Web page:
Here in Britain we want rid of bovine tuberculosis (bTB). Here’s a list of notifiable diseases affecting livestock in Britain. On our way to that goal, we want to reduce bTB’s spread. Therefore we have new rules about testing cattle (Bos primigenius) for bTB and about moving them around.
Minister David Heath told us the new rules. They came into force at the beginning of 2013. This was a few days after I wrote that I was waiting for Mr Heath’s boss at the Department for Environment, Food and Rural Affairs (DEFRA), Owen Paterson, to tighten cattle movement controls. Oops, I should keep up.
So we have these new rules. Are they any good?
I’m seeing scientists say that the right way forward is to test cattle more and to move cattle around less. That the wild badger (Meles meles) does indeed get bTB but isn’t to blame for spreading it. I’m seeing mixed opinions from farmers.
John Bourne chaired the team which gave us this: ‘A Science Base for a Sustainable Policy to Control TB in Cattle’. Prof Bourne’s team spent over ten years considering bTB and then said, in scientific words, ‘Don’t shoot badgers, you fools! Stop moving infected cattle around the country!’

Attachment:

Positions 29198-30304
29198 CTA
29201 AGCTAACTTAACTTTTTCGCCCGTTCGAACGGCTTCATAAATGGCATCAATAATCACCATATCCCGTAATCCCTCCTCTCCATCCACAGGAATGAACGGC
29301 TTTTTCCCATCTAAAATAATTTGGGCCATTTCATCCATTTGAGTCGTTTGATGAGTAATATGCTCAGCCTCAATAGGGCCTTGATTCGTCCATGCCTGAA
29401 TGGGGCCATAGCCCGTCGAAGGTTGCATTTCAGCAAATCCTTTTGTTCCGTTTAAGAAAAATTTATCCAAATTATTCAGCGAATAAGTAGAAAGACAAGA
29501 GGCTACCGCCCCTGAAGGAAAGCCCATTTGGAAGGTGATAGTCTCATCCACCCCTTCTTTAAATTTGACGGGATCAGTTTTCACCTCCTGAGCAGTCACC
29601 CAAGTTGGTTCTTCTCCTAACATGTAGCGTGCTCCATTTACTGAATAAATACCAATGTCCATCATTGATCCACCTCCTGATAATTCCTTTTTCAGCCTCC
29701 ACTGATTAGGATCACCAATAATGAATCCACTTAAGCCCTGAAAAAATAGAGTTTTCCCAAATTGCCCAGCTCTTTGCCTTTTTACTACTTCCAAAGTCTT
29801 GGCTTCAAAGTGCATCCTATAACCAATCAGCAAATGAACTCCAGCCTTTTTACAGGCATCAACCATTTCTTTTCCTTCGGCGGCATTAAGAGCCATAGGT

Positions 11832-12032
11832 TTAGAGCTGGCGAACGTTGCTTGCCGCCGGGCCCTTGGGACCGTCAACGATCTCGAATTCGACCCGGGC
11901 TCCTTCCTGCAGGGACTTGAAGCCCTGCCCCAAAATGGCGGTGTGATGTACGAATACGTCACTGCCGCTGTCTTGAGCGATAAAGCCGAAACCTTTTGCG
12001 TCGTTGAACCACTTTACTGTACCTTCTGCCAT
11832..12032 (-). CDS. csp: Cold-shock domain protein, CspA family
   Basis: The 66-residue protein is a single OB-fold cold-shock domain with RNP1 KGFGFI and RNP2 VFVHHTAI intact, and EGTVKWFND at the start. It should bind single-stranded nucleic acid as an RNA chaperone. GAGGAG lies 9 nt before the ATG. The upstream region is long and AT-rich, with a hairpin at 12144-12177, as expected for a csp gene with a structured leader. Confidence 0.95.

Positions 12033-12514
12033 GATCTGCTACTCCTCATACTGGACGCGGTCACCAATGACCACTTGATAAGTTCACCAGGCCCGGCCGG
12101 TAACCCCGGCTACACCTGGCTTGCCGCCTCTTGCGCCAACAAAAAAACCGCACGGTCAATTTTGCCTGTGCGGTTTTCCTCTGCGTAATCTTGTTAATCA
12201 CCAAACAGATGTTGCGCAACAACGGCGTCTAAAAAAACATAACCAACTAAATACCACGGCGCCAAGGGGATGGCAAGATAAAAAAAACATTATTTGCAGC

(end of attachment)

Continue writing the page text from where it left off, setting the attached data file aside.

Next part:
Damian Carrington at the Guardian reported Prof Bourne saying that the Government wasn’t serious enough about anything but shooting M. meles. That the new rules are ‘a move in the right direction’ but too weak. We need ‘even stricter biosecurity’. We need to learn from our history and from Australian history.
I’ve been writing about the history and about the farmers’ points of view. I’ll show you those words when they’re ready. Just now, I’ll leave you with Prof Bourne.